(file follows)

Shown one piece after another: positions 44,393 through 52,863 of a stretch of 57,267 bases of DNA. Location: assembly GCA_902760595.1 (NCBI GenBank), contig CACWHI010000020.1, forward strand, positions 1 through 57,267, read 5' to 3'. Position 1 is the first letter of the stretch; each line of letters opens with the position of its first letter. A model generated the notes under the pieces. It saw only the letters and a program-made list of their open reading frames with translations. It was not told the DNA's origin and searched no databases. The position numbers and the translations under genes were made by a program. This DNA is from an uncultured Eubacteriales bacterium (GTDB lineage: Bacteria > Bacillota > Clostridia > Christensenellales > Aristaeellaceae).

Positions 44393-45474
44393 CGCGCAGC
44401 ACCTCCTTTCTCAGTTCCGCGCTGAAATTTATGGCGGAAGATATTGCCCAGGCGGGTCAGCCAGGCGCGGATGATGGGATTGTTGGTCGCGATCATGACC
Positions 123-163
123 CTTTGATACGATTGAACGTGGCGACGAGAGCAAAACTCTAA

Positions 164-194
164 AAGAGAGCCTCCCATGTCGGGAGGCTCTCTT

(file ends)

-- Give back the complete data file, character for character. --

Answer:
Shown one piece after another: positions 44,393 through 52,863 of a stretch of 57,267 bases of DNA. Location: assembly GCA_902760595.1 (NCBI GenBank), contig CACWHI010000020.1, forward strand, positions 1 through 57,267, read 5' to 3'. Position 1 is the first letter of the stretch; each line of letters opens with the position of its first letter. A model generated the notes under the pieces. It saw only the letters and a program-made list of their open reading frames with translations. It was not told the DNA's origin and searched no databases. The position numbers and the translations under genes were made by a program. This DNA is from an uncultured Eubacteriales bacterium (GTDB lineage: Bacteria > Bacillota > Clostridia > Christensenellales > Aristaeellaceae).

Positions 44393-45474
44393 CGCGCAGC
44401 ACCTCCTTTCTCAGTTCCGCGCTGAAATTTATGGCGGAAGATATTGCCCAGGCGGGTCAGCCAGGCGCGGATGATGGGATTGTTGGTCGCGATCATGACC
Positions 123-163
123 CTTTGATACGATTGAACGTGGCGACGAGAGCAAAACTCTAA

Positions 164-194
164 AAGAGAGCCTCCCATGTCGGGAGGCTCTCTT